Before choosing a sofa, be aware of your finances, and check your budget before you buy. If you have a strict budget some designs could be out of your price range, for example, leather sofas are generally more expensive than fabric sofas. Be realistic as to what you can afford. Buying second hand may be an option you could consider if money is tight.
There is something to be said for "you get what you pay for", and as a sofa often has major use I would say pay as much as you can afford for a quality sofa.
Think about the style of the room you are buying the sofa for and your own personal design preference. Are you going for a modern sofa with clean lines, a retro style from the 50's or 60's or a traditional Chesterfield sofa with quilted leather and a button back?
Consider the height of the back of the sofa, the depth of cushion and how comfortable it is to sit on. You really need to be testing out a sofa to see if it is the right one for you.
You may also want to consider a corner sofa or a sofa bed that can be useful when people come to stay.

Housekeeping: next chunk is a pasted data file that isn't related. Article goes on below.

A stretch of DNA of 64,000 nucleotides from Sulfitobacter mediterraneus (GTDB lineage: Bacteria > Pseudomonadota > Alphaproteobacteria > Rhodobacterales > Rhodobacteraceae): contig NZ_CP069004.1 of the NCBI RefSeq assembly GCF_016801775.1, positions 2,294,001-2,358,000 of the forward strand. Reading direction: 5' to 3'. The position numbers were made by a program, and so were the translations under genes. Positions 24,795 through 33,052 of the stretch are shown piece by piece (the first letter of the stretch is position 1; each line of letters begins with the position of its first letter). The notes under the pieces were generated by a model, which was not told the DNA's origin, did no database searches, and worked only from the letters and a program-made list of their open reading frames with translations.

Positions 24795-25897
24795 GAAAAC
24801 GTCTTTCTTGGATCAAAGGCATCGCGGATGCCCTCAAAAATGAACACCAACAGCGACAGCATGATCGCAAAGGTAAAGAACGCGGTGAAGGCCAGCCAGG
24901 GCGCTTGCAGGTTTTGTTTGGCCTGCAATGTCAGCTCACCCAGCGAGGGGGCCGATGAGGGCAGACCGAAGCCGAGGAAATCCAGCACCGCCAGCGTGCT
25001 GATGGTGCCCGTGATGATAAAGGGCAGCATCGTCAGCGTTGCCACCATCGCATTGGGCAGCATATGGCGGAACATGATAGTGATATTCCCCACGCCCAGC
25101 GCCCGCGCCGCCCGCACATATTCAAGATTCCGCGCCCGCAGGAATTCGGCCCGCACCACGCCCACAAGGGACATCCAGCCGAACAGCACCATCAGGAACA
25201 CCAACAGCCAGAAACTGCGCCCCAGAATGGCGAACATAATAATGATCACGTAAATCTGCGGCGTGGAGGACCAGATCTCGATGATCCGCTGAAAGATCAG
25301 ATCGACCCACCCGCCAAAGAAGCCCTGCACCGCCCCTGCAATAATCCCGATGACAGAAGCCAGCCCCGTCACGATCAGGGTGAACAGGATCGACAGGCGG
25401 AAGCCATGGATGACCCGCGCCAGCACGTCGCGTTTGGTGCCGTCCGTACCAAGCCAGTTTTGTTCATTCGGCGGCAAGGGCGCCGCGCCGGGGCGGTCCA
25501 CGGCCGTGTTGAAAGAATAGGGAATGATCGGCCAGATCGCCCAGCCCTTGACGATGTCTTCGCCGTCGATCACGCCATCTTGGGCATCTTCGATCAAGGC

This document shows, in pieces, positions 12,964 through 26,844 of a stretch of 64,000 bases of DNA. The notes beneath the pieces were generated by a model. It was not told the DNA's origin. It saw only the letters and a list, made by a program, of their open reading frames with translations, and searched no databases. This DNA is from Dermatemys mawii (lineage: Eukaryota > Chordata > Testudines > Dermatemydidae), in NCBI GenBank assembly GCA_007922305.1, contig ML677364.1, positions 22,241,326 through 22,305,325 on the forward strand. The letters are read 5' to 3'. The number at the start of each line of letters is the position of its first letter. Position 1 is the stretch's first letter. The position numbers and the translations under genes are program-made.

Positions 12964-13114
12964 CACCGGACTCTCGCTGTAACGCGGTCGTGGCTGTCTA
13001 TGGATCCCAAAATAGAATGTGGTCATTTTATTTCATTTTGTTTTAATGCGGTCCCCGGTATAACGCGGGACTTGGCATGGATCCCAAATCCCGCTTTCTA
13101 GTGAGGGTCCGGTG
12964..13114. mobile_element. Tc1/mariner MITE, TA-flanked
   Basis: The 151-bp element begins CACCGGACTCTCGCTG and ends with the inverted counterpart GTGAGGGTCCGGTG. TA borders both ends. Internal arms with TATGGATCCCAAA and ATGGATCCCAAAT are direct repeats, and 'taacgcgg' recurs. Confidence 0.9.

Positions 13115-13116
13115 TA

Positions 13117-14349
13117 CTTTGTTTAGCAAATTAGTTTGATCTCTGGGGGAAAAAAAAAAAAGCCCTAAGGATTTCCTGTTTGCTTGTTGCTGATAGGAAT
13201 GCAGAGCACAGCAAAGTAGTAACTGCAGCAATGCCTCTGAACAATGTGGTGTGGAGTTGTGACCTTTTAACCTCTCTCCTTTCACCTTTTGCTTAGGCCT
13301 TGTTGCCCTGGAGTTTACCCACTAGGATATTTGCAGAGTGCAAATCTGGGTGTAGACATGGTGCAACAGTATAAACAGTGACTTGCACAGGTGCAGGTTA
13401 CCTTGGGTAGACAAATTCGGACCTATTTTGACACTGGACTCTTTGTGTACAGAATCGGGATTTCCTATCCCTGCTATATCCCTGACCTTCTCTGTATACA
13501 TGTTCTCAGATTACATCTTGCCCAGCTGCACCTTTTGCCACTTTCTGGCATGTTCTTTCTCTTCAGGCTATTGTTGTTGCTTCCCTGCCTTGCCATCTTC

Think about the size of the room and the size of the sofa that is appropriate for the room. If you have a small room you don't want the sofa to take all the space, however, if you have a large family you may need a big sofa. Perhaps two smaller sofas or a small sofa and chair would be a better use of space, only you can decide.
If you have a large room then your lounge can take a big sofa, such as a corner sofa and a small sofa may get lost in the area. You also need to take into consideration the length of the sofa for comfort if you like taking the odd afternoon nap.
Are you going to choose a leather or a fabric sofa? Leather sofas are easy to wipe clean, useful if you have kids or pets, but can be cold to sit on whilst fabric sofas are warmer but may get dirty easily. An alternative could be a fabric sofa with stain guard protection. Leather sofas are generally more hardwearing than fabric sofas too, the material on a fabric sofa can wear and fray over time.
You also need to consider a plain or patterned material. A sofa in a plain colour or tone is less likely to date, and the most popular colour is black or brown as these tones go with most decor and are dark so marks don't show as well.
Add a splash of colour with cushions and throws to add interest if you get bored with the design. A throw can make a leather sofa warmer too.
As mentioned before if you have kids, pets or a large family it can all impact on the style, size and material of your sofa. Again if you are on your own or a couple you will have different needs. If you have visitors on a regular basis you may want to consider a sofa bed.
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I hope this guide has been useful in how to choose a sofa. What designs and materials do you like?